And here is a closer crop to better read the text:
I like the "already legendary" description. Perhaps that meant he was the other half of the duo featuring the already legendary Barry Bonds.
So I've done the math (and the editing -- Bonilla scored 102 runs in 1991, his last season in Pittsburgh, and drove in 100, which is the actual statistic they wanted for this blurb), and $500 per RBI in 1991 would've netted $50,000 from Bobby Bo. In '92, when he delivered just 70 RBIs, he gave $35,000 to Bronx schools. Still a notable donation, but not quite what Sassy, the Bronx schools or Mets fans had in mind.
Oh, and if you haven't heard, the Mets will be paying Bonilla through 2035. I do hope the schools got their money up front.
Saturday, July 24, 2010
Ike Davis' 14th home run last night marked the most by a Mets rookie since David Wright hit 14 during his rookie year in 2004, when he also was an in-season callup. Wright hit his 14 in 69 games (283 plate appearances), Davis needed 84 games (344 PAs). The current corners of the Mets infield now rank third in rookie-year home runs in team history.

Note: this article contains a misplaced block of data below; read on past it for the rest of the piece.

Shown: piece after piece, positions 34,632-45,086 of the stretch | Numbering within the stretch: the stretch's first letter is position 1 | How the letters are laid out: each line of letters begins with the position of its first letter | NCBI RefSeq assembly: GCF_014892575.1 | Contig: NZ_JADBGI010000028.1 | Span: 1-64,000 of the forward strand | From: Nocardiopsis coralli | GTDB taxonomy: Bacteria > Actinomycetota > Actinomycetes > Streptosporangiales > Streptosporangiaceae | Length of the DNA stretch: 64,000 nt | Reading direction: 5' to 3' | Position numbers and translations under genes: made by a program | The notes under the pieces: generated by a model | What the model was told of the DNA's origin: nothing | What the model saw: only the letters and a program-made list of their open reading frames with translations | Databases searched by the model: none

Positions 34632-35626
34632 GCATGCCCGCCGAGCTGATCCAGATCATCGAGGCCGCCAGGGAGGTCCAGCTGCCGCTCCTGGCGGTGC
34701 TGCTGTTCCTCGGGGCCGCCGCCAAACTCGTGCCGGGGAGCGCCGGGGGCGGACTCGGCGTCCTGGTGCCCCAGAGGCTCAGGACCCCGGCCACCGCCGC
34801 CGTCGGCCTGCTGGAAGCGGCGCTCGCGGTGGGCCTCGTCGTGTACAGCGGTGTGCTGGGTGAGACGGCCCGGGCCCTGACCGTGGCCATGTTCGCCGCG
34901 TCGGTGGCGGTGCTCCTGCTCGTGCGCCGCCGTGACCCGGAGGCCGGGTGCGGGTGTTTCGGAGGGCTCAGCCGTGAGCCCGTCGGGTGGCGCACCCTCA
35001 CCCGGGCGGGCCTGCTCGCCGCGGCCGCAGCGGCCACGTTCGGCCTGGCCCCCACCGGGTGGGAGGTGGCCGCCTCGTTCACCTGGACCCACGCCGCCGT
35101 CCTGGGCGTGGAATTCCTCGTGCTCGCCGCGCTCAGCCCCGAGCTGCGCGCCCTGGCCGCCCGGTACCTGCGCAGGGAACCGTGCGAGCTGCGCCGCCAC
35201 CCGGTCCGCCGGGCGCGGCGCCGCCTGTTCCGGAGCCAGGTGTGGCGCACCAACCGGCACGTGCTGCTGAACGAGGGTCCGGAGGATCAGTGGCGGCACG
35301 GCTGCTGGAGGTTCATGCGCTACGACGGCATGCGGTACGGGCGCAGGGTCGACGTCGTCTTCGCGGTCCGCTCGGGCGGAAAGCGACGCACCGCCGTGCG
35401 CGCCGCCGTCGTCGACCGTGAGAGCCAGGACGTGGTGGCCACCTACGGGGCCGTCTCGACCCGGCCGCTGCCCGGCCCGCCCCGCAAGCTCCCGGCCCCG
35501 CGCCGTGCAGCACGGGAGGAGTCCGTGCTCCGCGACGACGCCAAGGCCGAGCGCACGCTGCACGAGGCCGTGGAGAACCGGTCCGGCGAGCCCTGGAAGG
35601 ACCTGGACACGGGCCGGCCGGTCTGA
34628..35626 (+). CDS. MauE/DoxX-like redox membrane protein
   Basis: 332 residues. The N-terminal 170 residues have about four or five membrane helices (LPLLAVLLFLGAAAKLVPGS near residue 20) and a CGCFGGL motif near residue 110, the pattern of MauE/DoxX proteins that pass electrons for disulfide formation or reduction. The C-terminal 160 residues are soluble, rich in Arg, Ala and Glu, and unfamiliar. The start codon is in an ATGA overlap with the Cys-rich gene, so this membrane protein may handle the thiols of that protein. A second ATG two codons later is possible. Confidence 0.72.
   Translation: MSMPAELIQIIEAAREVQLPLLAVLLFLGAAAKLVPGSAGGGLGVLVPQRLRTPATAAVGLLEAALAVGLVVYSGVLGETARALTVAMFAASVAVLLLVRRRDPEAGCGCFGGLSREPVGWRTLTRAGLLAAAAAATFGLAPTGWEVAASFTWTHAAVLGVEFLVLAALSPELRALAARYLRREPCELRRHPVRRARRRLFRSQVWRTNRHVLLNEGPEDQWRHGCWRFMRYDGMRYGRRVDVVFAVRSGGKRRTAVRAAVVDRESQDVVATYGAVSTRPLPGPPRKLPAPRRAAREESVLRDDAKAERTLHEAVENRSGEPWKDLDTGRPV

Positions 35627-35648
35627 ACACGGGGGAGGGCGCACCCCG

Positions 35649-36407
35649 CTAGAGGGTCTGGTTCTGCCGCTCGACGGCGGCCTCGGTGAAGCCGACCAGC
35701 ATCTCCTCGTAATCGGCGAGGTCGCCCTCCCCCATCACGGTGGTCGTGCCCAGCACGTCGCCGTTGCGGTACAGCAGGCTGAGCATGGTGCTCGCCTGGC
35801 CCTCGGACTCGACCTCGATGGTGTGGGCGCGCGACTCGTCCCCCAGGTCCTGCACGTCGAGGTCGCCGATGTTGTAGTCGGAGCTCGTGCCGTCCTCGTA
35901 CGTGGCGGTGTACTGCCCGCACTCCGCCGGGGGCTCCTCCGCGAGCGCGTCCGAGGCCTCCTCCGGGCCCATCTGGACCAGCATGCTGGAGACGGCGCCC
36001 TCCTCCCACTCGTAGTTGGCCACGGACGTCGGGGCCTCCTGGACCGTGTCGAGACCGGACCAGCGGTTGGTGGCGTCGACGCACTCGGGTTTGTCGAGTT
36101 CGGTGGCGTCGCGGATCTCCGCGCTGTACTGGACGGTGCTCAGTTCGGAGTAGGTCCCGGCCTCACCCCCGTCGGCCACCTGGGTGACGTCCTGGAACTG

Ahead of the pair is Ron Swoboda's 19 long balls in 1965 and the best hitter developed by the Mets until Wright came along, Darryl Strawberry, who hit 26 in 1983. At Davis' current rate of one homer every 24.7 plate appearances and estimating 245 more PAs this season (based on his 115 in May and 110 in June), he could have about 10 more left in him, putting him at 24.
Whether he hits more or less depends on the adjustments he makes as pitchers become even more familiar with him and his endurance as he plays past Labor Day for the first time in his career. But the home run rate is right on his combined numbers from St. Lucie and Binghamton in 2009: his 20 homers in 488 PAs was one every 24.4 at-bats. (In his 42 PAs at Triple-A Buffalo to start 2010, he hit two, or one every 21 PAs.) I left out his 2008 pro debut in Brooklyn, when he went homerless in 239 PAs, because that was no doubt an aberration as he adjusted to professional ball after being drafted that June out of Arizona State. And if you want the high end of his ability, perhaps what he did at Double-A last summer is an indication: He hit 13 homers in 233 PAs, or one every 17.9 trips to the dish.
Here are the best home run totals (10+) by Mets rookies, courtesy Baseball-Reference: